In this article, we’ll debunk the notion that Java is a relic of the past and showcase the language’s modern features, thriving ecosystem, and unwavering presence in enterprise and open-source communities.

  • @[email protected]
    37 months ago

    There is also a big enterprise group who write extra verbose legacy java, vs a more modern light way to write

    • @sizeoftheuniverse
      7 months ago

      Yes, i was part of the cult in my early days as programmer. I would endlessly create abstractions over abstractions. But the whole madness started for valid reasons.

      Im the early days of Java on the web, you had servlets and JSP. Servlets were miserable to write, and JSPs were basically the java interpretation of having a PHP. Those were the days before JSON and yaml, when XML was king.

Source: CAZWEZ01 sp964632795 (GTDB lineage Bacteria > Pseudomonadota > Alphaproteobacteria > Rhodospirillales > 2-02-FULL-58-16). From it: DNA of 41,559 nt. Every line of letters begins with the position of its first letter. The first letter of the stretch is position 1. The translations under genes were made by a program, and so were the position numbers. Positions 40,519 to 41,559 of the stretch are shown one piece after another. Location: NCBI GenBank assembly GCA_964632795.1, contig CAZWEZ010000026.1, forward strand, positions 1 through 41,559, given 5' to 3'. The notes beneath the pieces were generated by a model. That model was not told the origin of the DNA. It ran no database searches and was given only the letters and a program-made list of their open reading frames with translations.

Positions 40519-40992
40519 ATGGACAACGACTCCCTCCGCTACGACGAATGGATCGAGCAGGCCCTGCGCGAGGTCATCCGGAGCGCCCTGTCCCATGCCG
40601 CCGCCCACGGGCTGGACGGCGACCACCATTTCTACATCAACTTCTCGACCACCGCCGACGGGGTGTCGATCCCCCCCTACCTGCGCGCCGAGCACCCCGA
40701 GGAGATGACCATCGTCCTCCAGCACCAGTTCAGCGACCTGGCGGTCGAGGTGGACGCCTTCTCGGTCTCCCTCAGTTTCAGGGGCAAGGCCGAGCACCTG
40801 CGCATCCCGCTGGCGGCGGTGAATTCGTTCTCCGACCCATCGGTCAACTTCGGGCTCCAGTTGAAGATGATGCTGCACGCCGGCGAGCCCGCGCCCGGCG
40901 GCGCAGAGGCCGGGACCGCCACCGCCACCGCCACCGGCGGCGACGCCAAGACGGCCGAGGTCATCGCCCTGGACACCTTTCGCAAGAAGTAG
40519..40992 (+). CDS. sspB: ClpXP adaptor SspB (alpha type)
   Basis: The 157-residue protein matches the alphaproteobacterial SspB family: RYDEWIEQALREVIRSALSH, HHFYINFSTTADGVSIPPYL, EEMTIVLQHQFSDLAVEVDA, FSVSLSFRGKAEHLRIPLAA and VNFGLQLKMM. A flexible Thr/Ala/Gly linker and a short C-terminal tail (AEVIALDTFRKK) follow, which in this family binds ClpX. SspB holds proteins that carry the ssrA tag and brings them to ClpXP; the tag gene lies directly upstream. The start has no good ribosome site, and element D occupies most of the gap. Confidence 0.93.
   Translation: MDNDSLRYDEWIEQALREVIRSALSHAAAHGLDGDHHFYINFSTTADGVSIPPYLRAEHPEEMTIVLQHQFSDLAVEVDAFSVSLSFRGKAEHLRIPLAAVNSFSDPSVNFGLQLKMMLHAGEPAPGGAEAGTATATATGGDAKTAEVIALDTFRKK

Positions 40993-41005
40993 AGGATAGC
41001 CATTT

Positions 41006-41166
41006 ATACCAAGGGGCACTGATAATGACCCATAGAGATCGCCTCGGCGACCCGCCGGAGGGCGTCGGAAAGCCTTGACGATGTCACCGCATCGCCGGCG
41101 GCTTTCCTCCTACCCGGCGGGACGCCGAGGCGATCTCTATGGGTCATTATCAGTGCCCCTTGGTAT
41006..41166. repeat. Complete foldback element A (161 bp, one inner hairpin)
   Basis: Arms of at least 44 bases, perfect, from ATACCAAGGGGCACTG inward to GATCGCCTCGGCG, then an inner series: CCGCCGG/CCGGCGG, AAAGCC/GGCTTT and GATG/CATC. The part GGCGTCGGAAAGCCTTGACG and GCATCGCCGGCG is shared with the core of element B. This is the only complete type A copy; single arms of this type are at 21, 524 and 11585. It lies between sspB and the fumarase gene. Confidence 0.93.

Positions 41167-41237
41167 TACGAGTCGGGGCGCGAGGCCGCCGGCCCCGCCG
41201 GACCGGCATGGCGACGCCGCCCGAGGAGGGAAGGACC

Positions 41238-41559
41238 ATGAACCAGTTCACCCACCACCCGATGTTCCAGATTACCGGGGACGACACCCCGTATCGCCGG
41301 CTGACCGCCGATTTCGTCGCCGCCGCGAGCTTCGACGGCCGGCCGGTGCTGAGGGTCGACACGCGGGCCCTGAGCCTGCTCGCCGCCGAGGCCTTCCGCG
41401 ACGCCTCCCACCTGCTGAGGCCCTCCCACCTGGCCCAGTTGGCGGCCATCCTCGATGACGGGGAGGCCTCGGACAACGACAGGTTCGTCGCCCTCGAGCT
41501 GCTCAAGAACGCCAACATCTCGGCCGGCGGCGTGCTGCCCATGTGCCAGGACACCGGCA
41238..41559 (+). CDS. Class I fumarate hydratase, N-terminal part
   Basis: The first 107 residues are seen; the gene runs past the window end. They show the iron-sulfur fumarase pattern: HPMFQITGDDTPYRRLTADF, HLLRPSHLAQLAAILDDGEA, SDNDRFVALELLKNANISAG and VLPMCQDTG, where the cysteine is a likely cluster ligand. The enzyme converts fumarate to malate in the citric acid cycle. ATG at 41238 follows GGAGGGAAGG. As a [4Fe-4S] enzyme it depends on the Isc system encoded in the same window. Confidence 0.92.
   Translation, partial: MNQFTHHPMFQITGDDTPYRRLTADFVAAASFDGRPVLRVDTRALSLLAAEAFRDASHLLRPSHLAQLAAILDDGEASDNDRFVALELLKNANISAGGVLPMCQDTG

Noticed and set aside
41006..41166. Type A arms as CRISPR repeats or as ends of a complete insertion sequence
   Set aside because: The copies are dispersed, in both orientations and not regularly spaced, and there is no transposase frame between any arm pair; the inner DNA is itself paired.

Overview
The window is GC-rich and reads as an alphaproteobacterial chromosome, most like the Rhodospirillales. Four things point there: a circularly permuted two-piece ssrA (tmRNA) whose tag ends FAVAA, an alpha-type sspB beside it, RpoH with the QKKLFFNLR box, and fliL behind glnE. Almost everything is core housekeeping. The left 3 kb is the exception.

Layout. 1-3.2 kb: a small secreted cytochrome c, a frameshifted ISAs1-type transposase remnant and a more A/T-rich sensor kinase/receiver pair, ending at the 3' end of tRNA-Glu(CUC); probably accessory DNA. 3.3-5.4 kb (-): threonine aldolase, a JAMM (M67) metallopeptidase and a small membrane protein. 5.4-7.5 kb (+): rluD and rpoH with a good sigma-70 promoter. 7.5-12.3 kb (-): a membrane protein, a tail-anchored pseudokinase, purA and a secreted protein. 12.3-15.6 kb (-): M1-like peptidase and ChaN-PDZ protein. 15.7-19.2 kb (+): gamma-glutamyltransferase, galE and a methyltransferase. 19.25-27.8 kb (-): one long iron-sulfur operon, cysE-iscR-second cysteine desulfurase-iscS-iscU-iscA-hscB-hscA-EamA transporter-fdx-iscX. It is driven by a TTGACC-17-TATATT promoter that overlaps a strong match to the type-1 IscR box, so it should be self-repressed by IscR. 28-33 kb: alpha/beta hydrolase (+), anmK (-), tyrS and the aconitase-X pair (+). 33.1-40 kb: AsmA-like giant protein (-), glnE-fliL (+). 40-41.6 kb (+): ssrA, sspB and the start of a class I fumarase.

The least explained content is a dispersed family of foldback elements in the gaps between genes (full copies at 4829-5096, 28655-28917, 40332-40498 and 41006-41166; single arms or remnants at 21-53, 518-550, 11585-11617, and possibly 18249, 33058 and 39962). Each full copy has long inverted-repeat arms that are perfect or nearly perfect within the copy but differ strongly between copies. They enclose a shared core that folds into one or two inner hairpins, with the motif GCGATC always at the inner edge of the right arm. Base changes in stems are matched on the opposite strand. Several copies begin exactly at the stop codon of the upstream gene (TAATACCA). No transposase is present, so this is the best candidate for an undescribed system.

So people wanted to abstract their way out of JSP and XML, so they created layers to isolate the nasty parts and make it easier to write actual Java code. So a few ideas emerged/frameworks: ORMs, EJBs, Struts, JSF, template frameworks, and finally Spring which was the lightweight one, if you can believe it. A lot of those ideas coming from the Java world were exported into various other languages in a selective ways.

      People experienced with various patterns and frameworks. Eventually Spring won, and then Spring started to use annotations, JSON became more popular, etc., the code became less and less verbose.

      Some Java developers never made the mental jump and are still creating huge piles of abstractions because this is what they’ve learned from their seniors.